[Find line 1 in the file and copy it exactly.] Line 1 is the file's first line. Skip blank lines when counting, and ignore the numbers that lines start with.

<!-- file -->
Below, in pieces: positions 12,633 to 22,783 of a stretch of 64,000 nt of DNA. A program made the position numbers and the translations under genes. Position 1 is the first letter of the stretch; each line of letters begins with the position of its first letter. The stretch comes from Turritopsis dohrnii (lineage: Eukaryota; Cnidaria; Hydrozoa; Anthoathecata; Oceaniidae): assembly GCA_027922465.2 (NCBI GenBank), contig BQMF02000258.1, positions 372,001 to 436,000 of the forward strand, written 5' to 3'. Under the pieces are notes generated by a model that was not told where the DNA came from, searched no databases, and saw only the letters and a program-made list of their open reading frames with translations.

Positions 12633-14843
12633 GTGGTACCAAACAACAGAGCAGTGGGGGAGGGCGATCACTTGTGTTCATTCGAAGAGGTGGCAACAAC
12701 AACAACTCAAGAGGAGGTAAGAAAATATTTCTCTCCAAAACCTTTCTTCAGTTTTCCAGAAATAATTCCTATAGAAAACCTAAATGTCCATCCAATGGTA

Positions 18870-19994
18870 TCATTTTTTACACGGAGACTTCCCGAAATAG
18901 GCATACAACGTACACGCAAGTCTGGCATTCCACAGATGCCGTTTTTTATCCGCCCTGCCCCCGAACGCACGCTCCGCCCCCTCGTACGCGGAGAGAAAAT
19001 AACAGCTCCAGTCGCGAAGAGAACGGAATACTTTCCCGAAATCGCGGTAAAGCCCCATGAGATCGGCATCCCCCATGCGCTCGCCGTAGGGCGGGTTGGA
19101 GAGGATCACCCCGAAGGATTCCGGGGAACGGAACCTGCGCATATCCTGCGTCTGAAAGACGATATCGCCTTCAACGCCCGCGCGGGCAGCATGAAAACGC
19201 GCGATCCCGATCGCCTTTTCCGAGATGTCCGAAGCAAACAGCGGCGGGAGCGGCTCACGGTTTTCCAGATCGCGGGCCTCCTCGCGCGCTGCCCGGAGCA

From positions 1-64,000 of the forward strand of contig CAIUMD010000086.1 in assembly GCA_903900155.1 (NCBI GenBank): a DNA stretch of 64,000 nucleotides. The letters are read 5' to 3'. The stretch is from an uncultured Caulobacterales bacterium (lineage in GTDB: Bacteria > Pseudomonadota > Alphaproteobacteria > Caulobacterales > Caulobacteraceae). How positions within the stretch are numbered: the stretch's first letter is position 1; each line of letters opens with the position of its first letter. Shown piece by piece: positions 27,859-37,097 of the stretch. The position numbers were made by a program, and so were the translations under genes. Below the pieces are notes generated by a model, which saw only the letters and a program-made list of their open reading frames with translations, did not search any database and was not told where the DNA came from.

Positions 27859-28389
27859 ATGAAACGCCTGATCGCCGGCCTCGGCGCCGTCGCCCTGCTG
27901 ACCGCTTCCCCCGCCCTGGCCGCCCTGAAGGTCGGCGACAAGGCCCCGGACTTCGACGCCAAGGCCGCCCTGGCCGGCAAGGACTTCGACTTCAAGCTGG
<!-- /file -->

Below, in pieces: positions 12,633 to 22,783 of a stretch of 64,000 nt of DNA. A program made the position numbers and the translations under genes. Position 1 is the first letter of the stretch; each line of letters begins with the position of its first letter. The stretch comes from Turritopsis dohrnii (lineage: Eukaryota; Cnidaria; Hydrozoa; Anthoathecata; Oceaniidae): assembly GCA_027922465.2 (NCBI GenBank), contig BQMF02000258.1, positions 372,001 to 436,000 of the forward strand, written 5' to 3'. Under the pieces are notes generated by a model that was not told where the DNA came from, searched no databases, and saw only the letters and a program-made list of their open reading frames with translations.